When I was a lad — maybe not wee but definitely still in the single digits — I accompanied my father on a routine trip to our local Fay’s Drugs, a regional drugstore chain. While waiting for him to go through the checkout, I wandered over to the store entrance and to the many red-topped gumball/toy machines wishing I had a coin to exchange for one of the extraordinary delights contained within. This is why children of that age should not be trusted with money: What they lack in financial sense they more than make up for in poor taste.
I’d always twist the big rectangular knobs on the machines even without the requisite coinage, because on more than one occasion, my persistence was rewarded by the unexpected resistance of the handle followed by the clunk of a treat coming to a hard stop against the metal door.
On this particular day, I was having no luck. The handles were spinning with no resistance, and there were no satisfying clunks. I studied the tiers of glass containers holding the various treasures. There were the typical penny gumball dispensers of which I was quite familiar, the nickel gumball dispensers of which I was less familiar, the dime machines which held toys encapsulated in clear plastic eggs which I’d only rarely ever had the good fortune to use, and finally the quarter machines which dispensed clear plastic orbs the size of monkey fists that held treasures so amazing, getting one was like Christmas and your birthday rolled into one. Or so I imagined. Dad was never so inclined to give me a spare quarter to find out.
While I waited for my father to usher me out of the store, I studied one of the quarter machines. I lifted the metal door open and realized that my child-sized hand was about the same diameter as the chute behind it. I should add that this was back in the days before vending machines had any sort of theft-deterrents, such as doors that have a second door attached at 90-degrees so when you lift the first one, the second one blocks your access.
I looked around. There was no one paying me any heed, so I slowly fed my arm up the chute until I came to the dispenser mechanism. I can’t say for sure, but I imagine how it worked was that the plastic spheres at the bottom of the pile each sat in slightly-wider circular cutouts. The cutout containing the next sphere to be dispensed was offset from the top of the chute. When you inserted your quarter and turned the handle, the cutout moved over the chute causing the sphere to fall, and the mechanism came to rest offset again, so no further prizes would be released.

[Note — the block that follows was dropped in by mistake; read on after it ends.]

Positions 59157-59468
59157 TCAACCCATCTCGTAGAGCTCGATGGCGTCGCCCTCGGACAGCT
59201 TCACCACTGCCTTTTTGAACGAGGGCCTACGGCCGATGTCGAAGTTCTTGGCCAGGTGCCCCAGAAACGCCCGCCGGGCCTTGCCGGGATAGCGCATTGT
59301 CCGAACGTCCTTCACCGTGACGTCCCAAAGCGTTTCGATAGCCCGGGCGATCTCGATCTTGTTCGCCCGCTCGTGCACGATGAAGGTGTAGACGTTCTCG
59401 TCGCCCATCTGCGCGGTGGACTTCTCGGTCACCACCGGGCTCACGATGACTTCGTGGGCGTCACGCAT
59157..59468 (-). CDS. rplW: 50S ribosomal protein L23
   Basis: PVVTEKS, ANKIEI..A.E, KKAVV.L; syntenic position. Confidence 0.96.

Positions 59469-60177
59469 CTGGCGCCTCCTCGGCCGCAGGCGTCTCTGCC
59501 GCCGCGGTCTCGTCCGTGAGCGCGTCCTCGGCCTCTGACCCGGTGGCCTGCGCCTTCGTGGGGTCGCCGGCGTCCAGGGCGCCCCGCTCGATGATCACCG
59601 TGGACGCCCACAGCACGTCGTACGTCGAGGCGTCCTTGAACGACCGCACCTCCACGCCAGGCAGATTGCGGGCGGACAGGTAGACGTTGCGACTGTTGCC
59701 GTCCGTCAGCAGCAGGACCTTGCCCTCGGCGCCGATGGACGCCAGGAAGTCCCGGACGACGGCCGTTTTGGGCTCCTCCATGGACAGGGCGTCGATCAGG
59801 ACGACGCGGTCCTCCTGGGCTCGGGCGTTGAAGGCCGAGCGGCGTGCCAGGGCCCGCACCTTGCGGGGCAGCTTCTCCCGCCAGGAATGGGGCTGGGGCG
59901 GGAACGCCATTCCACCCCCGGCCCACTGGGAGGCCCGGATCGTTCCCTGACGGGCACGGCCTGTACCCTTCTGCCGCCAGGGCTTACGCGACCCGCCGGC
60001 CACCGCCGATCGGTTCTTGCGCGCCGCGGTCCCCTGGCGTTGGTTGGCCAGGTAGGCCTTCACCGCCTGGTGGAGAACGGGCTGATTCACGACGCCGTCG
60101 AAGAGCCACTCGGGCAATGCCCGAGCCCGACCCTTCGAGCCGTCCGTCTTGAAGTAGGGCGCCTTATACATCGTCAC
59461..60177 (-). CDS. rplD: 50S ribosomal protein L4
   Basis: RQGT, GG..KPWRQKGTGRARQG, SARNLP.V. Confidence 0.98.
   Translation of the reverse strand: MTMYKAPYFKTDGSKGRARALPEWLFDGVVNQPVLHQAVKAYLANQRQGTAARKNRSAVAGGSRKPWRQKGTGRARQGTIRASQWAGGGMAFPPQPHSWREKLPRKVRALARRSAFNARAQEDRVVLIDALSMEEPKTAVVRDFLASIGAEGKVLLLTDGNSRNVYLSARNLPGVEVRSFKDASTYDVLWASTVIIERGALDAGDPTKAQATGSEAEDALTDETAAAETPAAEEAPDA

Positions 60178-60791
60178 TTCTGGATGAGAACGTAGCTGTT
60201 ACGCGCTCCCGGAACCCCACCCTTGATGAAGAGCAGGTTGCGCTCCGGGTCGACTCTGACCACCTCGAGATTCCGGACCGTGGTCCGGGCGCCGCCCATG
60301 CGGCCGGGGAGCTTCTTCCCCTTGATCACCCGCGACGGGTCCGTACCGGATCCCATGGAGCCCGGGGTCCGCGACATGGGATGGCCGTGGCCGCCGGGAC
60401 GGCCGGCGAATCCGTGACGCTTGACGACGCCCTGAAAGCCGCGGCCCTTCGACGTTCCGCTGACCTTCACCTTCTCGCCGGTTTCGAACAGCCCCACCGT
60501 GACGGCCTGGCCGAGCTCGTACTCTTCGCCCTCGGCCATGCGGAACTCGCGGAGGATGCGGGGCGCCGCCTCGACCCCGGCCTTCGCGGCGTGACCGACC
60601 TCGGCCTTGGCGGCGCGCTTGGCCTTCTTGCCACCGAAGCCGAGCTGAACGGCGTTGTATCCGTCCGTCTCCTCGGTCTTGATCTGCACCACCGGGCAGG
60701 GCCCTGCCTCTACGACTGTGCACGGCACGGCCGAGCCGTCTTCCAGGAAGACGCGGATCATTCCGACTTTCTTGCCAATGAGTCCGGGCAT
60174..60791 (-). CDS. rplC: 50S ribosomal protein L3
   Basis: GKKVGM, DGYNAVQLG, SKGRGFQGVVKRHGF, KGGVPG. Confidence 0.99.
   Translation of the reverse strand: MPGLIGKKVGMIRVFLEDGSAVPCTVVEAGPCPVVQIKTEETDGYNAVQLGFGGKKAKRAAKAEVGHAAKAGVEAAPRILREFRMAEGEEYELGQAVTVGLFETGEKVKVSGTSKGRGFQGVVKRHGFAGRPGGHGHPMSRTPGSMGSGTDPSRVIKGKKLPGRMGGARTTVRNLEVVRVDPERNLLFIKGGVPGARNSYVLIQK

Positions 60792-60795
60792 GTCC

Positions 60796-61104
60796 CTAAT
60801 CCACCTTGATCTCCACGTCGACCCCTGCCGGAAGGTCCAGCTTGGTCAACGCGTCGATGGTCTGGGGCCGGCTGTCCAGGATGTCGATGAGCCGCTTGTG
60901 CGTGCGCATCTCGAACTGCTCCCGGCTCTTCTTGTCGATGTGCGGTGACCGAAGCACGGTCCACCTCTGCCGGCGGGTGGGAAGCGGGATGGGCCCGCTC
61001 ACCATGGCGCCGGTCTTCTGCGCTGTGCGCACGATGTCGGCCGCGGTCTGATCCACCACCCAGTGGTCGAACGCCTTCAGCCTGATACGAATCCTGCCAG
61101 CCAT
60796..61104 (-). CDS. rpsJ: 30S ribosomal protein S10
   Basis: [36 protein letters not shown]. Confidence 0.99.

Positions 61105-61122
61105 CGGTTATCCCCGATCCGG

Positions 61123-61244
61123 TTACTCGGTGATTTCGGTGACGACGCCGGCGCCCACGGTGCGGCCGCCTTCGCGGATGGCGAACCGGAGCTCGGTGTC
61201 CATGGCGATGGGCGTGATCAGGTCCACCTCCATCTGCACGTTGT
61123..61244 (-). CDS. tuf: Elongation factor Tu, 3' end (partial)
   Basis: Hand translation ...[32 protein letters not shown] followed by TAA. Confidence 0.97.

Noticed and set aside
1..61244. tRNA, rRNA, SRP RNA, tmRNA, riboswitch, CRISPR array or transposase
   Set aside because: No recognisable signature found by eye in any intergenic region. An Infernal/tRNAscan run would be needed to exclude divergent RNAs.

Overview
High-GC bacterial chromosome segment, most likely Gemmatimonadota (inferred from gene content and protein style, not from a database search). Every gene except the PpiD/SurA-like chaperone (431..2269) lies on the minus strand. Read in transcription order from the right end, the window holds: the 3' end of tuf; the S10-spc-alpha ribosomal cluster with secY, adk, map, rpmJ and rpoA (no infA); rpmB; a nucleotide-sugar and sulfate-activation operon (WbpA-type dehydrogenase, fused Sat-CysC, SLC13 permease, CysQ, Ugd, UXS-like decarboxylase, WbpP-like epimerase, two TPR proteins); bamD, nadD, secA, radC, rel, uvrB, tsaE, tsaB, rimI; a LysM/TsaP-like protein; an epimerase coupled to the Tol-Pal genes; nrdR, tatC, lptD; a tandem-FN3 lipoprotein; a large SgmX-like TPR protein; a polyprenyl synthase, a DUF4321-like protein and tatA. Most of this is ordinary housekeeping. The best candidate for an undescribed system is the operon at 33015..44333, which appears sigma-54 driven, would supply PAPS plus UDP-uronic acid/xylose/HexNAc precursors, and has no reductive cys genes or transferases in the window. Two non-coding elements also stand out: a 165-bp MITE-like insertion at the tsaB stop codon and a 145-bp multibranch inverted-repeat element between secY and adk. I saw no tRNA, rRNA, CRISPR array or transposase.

Through the partially-blocked cutout, I could feel a plastic sphere, but there was no way to pull it down. My heart was pounding with a mixture of excitement and terror. I was not the kind of kid who pilfered, well, anything, and I certainly didn’t want to go to jail for this. But at the same time, there I was with Christmas and my birthday at the tip of my fingers.
I quickly scanned my surroundings. No sign of Dad or anyone else. This was also back in the days before cameras surveilled our every move. I fiddled with the plastic bubble barely in my grasp and felt its two pieces separate. A second later, I had the prize tightly squeezed between my fingers, and without it’s oversized protective shell, it easily made it’s way through the dispenser mechanism. I quickly withdrew my hand and studied my ill-gotten gain.
It was a flimsy, brown magnet shaped like a cornucopia with words printed on it. They might as well have been written in Korean since they made no sense to me. They read Count Your Blessings.
I balled the magnet into my sweaty fist as my father appeared and did my best to not look as guilty as I felt — as I was. I think I started babbling about finding it behind one of the machine doors.
“Howdya like that! I just started opening the gumball machine doors, and I found this magnet behind one of ’em! Yup! There it was! Just sittin’ there! I was as surprised as you! So, I took it, but only because it was already there. I didn’t take it in any bad way. I just found it right there! Yup! Just found it.”
I’m not sure my father was paying much attention to what I was babbling. He was probably more concerned about why I was sweating through my shirt.
When we got home, I showed my mother the magnet and repeated my weak story. I suspect she knew I wasn’t being totally honest, though she never let on if she did. I asked her what “count your blessings” meant. She explained “blessings” were the good things you have that you’re thankful for, and “count your blessings” meant to think about and appreciate all of those things. She put the magnet on the fridge (where it remained for the next 45 years). I pondered what she said for a while and “counted” my “blessings.”
Sure, I was thankful for my parents and siblings and our house and the food on our table, but mostly, at that moment, I was thankful for my little hands.